THERE are growing fears the south-west’s multi-million-dollar renewable energy industry will be decimated unless the federal government locks in green energy targets.
Workers in the region are making a final plea to South West Coast MP, Premier Denis Napthine to pressure Canberra into protecting to the Renewable Energy Target (RET) that mandates a 20 per cent green energy goal by 2020.
But Dr Napthine is so far resisting calls to back the RET, despite other Liberal state premiers supporting the policy.
Tasmania and New South Wales are vocally supporting the RET as well as South Australia’s minority Labor government.
One academic told The Standard that removing or downgrading the target could potentially wipe out the industry.
Centre for Energy and Environmental Markets Associate Professor Iain MacGill told The Standard that “even the most advanced wind farm projects aren’t proceeding”.
“If the RET is significantly downgraded, a lot of projects won’t get through,” Associate Professor MacGill said.
The University of New South Wales expert said retailers weren’t signing power purchasing agreement (PPA) deals to buy electricity because of the uncertainty.
The commonwealth review of the RET is expected to be finished by September.
“Ideally it’s something that’s above the political cycle ... with the RET review coming out of the office of Prime Minister and Cabinet, it’s clearly political,” Associate Professor MacGill said.
Up to 76 workers at Portland wind tower maker Keppel Prince sent letters to Dr Napthine last month warning their jobs were at risk and to urging him to join the other states in their support.
The south-west MP offered little assurances.
“The RET is a decision for federal government, however as the local member and as Premier, I have always maintained that it is important to have a mix of energy sources in Victoria,” Dr Napthine said.
“It is important that we continue to have baseload energy supplied through our coal-fired plants in the Latrobe Valley complemented by gas-fired plants and renewable energy sources.”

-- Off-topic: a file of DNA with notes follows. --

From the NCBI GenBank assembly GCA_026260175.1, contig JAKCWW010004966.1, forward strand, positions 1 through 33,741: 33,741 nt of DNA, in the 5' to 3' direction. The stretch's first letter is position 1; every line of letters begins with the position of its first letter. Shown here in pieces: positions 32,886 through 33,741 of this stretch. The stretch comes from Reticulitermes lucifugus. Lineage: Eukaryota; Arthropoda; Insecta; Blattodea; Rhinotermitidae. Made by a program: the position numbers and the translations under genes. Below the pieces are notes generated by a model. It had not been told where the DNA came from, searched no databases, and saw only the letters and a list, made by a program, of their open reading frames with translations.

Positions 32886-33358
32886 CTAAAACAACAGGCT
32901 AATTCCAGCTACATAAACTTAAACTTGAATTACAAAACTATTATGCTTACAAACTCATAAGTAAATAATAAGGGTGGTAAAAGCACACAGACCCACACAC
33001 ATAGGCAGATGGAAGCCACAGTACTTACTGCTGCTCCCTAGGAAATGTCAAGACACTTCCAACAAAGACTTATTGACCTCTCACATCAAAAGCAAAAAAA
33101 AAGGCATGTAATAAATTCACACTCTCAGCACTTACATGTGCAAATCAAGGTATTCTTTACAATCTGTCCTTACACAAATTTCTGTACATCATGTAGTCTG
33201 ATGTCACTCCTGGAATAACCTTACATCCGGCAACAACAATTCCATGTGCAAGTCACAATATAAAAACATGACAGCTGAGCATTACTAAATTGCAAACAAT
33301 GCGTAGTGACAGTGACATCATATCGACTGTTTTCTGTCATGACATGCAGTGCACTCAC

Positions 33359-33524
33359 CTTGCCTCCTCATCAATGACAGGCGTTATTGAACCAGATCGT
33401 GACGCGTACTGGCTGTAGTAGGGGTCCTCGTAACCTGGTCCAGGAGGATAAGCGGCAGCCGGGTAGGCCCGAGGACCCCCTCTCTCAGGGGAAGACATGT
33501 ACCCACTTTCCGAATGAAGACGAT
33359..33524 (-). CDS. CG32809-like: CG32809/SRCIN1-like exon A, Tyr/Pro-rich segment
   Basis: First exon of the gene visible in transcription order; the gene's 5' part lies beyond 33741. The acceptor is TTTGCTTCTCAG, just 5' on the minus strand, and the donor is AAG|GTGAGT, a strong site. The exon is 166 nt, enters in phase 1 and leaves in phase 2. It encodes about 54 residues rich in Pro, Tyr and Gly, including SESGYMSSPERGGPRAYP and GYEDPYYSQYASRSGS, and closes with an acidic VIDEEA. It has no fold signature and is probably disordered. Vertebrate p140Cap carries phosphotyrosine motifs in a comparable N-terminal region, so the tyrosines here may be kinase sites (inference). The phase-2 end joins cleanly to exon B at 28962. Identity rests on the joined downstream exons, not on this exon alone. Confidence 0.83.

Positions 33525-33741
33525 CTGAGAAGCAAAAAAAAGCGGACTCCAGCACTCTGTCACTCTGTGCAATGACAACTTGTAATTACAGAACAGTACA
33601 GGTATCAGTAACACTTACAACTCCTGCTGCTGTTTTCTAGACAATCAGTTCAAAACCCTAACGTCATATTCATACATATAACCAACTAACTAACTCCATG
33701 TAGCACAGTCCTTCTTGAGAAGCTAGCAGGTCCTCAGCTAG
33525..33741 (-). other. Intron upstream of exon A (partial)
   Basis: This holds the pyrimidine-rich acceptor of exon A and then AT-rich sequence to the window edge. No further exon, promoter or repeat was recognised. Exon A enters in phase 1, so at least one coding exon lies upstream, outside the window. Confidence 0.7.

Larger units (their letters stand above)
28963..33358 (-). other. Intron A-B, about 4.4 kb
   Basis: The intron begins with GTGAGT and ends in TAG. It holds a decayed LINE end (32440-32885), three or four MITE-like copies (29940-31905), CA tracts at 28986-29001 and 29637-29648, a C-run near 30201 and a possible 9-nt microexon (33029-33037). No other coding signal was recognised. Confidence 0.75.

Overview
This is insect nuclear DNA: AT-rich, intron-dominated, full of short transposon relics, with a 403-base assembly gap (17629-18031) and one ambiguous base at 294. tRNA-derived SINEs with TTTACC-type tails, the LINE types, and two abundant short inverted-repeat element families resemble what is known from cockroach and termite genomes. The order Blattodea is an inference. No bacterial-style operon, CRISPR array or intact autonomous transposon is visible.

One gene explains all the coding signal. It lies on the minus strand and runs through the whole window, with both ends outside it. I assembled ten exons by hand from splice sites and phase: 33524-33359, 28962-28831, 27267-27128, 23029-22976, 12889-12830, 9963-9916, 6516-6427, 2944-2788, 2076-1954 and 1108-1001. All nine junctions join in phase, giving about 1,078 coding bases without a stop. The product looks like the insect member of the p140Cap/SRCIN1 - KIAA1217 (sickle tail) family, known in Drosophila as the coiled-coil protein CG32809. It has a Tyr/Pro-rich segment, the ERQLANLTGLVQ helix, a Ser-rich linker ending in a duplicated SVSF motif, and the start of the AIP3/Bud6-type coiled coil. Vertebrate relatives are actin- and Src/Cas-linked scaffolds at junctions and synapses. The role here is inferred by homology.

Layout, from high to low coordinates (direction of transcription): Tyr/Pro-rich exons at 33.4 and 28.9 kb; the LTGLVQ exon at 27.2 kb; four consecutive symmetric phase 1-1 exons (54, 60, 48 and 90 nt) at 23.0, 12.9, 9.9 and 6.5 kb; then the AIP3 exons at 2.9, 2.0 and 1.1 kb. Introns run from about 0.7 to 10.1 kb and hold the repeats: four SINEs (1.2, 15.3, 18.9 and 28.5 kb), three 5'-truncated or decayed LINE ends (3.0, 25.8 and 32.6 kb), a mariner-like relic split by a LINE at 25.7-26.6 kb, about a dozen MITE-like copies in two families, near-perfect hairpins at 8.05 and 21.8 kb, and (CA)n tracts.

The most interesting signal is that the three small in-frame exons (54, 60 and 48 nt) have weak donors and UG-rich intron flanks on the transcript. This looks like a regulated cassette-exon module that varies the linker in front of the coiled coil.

Keppel Prince welder Jason Bannam said he was disappointed by the Premier’s stance and said it was “worrying times” for workers in the wind division.
“We are all very concerned that if the RET is reduced, our jobs are at real risk of being lost,” Mr Bannam said.
“I really enjoy working at Keppel and I’d like to retire there ... but if they don’t do something about it they’ll be 200 blokes out of work.”
“I don’t want to have to move out of town.”
Keppel Prince is coming under assault from cheaper imported towers and there is feeling in government the wind industry has shot itself in the foot by not supporting Australian manufacturers in the first place.
Moyne Shire mayor James Purcell said there had been “huge” benefits from wind farms across the shire. “They contribute $1 million a year in rates. I don’t know where else we’d find $1 million. They’re good corporate citizens and it’s created ongoing jobs,” Cr Purcell said.
“The only negative is the possibility of health impacts.” Out of six approved wind farms in the region, construction is only going ahead at Pacific Hydro’s Portland wind farm project.
The RET issue also took up question time in Spring Street this week.
Western Victoria MP Simon Ramsay said he doubted the efficiency of wind farms.
“All the wind farm generators do is whack in portable huts with a fence around them and claim there has been some development work going on in relation to the requirement under the permit,” Mr Ramsay said.
“The reason is because the numbers do not stack up ... they cannot sell into the grid because wholesalers will not buy and they produce only intermittent energy without storage capacity.”
Labor energy spokeswoman Lily D’Ambrosio called on Premier Napthine to join other states in protecting the RET.
“Those premiers know that without the renewable energy target, thousands of jobs in their states and millions and millions of dollars of investment opportunity will simply not occur,” Ms D’Ambrosio told Parliament.
“Yet Victoria’s Premier is idling standing by, despite direct appeals from workers at the Keppel Prince factory, who have personally written to him, pleading with him to stand up and publicly fight for continuation of the renewable energy target.”
Wannon MP Dan Tehan told The Standard earlier this year he supported the RET.